by serverless computing for workflow management systems (WMS)
on the computing continuum. In addition, the paper provides a
taxonomy of state-of-the-art WMSs and reviews their capabilities.

”Fictional Practices of Spirituality” provides critical insight into the implementation of belief, mysticism, religion, and spirituality into (digital) worlds of fiction. This first volume focuses on interactive, virtual worlds – may that be the digital realms of video games and VR applications or the imaginary spaces of life action role-playing and soul-searching practices. It features analyses of spirituality as gameplay facilitator, sacred spaces and architecture in video game geography, religion in video games and spiritual acts and their dramaturgic function in video games, tabletop, or larp, among other topics. The contributors offer a first-time ever comprehensive overview of play-rites as spiritual incentives and playful spirituality in various medial incarnations.

The anthology was edited by Felix Schniz and Leonardo Marcato. It is now available as a printed copy, or for download via Open Access. Published by transcript 2023.

book: Fictional Practices of Spirituality I

Cluster Computing

DFARM: A deadline-aware fault-tolerant scheduler for cloud computing

Authors: Ahmad Awan, Muhammad Aleem, Altaf Hussain, Radu Prodan


Cloud computing has become popular for small businesses due to its cost-effectiveness and the ability to acquire necessary on-demand services, including software, hardware, network, etc., anytime around the globe. Efficient job scheduling in the Cloud is essential to optimize operational costs in data centers. Therefore, scheduling should consider assigning tasks to Virtual Machines (VMs) in a Cloud environment in such a manner that could speed up execution, maximize resource utilization, and meet users’ SLA and other constraints such as deadlines. For this purpose, the tasks can be prioritized based on their deadlines and task lengths, and the resources could be provisioned and released as needed. Moreover, to cope with unexpected execution situations or hardware failures, a fault-tolerance mechanism could be employed based on hybrid replication and the re-submission method. Most of the existing techniques tend to improve performance. However, their pitfall lies in certain aspects such as either those techniques prioritize tasks based on a singular value (e.g., usually deadline), only utilize a singular fault tolerance mechanism, or try to release resources that cause more overhead immediately. This research work proposes a new scheduler called the Deadline and fault-aware task Adjusting and Resource Managing (DFARM) scheduler, the scheduler dynamically acquires resources and schedules deadline-constrained tasks by considering both their length and deadlines while providing fault tolerance through the hybrid replication-resubmission method. Besides acquiring resources, it also releases resources based on their boot time to lessen costs due to reboots. The performance of the DFARM scheduler is compared to other scheduling algorithms, such as Random Selection, Round Robin, Minimum Completion Time, RALBA, and OG-RADL. With a comparable execution performance, the proposed DFARM scheduler reduces task-rejection rates by $2.34 – 9.53$ times compared to the state-of-the-art schedulers using two benchmark datasets.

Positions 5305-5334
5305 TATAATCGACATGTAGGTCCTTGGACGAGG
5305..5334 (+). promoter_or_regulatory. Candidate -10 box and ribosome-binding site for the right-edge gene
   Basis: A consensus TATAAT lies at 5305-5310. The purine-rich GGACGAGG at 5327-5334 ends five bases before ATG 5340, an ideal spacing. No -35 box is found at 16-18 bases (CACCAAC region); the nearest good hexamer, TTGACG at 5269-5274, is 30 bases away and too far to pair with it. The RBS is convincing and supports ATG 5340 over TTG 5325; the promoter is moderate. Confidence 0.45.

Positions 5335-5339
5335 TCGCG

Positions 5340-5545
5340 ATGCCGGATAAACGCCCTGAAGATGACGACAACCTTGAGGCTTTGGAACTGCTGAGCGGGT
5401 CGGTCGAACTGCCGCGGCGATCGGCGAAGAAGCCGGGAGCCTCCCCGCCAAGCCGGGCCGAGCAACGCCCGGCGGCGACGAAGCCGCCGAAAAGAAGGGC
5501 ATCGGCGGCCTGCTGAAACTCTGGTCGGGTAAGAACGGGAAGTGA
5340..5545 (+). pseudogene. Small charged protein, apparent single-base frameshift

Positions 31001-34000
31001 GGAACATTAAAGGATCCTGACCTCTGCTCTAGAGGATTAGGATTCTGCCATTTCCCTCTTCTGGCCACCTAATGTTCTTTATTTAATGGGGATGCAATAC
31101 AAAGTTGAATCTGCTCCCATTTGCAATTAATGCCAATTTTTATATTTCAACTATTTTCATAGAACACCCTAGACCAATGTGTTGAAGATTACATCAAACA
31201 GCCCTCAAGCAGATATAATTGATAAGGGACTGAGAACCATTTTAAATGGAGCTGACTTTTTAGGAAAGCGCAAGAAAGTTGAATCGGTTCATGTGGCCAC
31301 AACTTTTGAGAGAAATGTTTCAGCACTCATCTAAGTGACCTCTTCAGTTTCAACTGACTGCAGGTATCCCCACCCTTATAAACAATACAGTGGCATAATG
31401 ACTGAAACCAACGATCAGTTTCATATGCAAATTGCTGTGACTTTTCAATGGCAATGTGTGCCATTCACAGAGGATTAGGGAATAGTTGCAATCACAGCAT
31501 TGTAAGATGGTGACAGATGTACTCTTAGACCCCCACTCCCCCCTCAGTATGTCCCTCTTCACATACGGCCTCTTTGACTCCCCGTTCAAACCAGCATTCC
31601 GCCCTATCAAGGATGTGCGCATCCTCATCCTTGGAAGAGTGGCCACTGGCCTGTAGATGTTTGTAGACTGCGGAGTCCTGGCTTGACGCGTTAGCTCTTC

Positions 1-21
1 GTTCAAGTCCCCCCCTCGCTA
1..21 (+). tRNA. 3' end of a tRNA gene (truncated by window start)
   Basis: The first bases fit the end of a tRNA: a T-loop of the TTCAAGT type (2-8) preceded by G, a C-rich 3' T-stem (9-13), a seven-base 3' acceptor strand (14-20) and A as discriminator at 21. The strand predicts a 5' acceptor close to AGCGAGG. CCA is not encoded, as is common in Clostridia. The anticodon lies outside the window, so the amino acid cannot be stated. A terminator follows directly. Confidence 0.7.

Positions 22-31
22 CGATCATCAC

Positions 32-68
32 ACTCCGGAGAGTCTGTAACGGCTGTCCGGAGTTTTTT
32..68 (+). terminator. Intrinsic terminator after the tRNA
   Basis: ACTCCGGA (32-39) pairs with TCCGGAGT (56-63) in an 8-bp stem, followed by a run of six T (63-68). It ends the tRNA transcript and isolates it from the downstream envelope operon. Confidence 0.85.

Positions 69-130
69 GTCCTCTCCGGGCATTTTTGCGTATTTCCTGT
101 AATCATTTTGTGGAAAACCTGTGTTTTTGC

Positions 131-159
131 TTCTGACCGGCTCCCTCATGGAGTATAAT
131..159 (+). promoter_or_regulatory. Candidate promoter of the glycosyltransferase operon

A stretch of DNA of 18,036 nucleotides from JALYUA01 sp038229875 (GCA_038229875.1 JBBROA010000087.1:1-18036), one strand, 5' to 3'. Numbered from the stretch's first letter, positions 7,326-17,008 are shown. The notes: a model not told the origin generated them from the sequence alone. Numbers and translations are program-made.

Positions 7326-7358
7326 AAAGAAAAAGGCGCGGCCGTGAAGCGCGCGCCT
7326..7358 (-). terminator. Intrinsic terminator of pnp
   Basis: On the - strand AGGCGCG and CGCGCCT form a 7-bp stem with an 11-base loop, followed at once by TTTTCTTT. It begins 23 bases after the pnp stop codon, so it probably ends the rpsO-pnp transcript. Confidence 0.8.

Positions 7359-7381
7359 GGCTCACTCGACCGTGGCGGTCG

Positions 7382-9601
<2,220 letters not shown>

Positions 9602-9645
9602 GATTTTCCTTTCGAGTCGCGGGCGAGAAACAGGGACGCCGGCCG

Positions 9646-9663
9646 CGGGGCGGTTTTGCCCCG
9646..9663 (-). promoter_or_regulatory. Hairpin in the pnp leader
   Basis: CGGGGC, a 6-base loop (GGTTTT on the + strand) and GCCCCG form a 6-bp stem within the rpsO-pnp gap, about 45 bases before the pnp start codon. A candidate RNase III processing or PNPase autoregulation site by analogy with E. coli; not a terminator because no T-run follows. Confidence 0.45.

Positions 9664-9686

Journal of Grid Computing

Authors: Zeinab Bakhshi, Guillermo Rodriguez-Navas, Hans Hansson, Radu Prodan


This paper analyzes a persistent storage method’s timing performance for distributed container-based architectures in industrial control applications. The method focuses on ensuring data availability and consistency while accommodating faults. The analysis considers four aspects: placement strategy, design options, data size, and evaluation under faulty conditions. Experimental results considering the timing constraints in industrial applications indicate that the storage solution can meet critical deadlines, particularly under specific failure patterns. Moreover, the method is applicable for evaluating timing constraints in other container-based critical applications that require persistent storage.Further comparison results reveal that, while the method may underperform current centralized solutions under fault-free conditions, it outperforms the centralized solutions in failure scenarios.

ACM Mile High Video 2024 (mhv), Denver, Colorado, February 11-14, 2024

Authors: Vignesh V Menon, Prajit T Rajendran, Reza Farahani, Klaus Schoffmann, Christian Timmerer